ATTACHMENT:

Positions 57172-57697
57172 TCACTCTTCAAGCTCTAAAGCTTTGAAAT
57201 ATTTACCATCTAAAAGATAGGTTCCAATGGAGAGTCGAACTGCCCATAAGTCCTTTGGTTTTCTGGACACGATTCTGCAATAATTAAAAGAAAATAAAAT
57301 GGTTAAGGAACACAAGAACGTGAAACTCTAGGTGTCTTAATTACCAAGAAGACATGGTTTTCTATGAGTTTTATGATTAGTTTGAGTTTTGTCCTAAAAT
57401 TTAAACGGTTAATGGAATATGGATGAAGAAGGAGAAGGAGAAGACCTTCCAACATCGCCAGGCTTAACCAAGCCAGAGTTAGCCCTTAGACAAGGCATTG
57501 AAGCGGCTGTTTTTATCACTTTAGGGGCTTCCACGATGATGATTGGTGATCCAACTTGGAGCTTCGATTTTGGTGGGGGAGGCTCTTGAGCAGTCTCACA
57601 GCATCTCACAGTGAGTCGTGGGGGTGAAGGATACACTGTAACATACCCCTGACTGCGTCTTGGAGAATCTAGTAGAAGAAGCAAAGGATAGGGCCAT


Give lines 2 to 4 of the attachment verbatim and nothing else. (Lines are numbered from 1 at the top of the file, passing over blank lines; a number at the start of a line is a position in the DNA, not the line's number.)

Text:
57172 TCACTCTTCAAGCTCTAAAGCTTTGAAAT
57201 ATTTACCATCTAAAAGATAGGTTCCAATGGAGAGTCGAACTGCCCATAAGTCCTTTGGTTTTCTGGACACGATTCTGCAATAATTAAAAGAAAATAAAAT
57301 GGTTAAGGAACACAAGAACGTGAAACTCTAGGTGTCTTAATTACCAAGAAGACATGGTTTTCTATGAGTTTTATGATTAGTTTGAGTTTTGTCCTAAAAT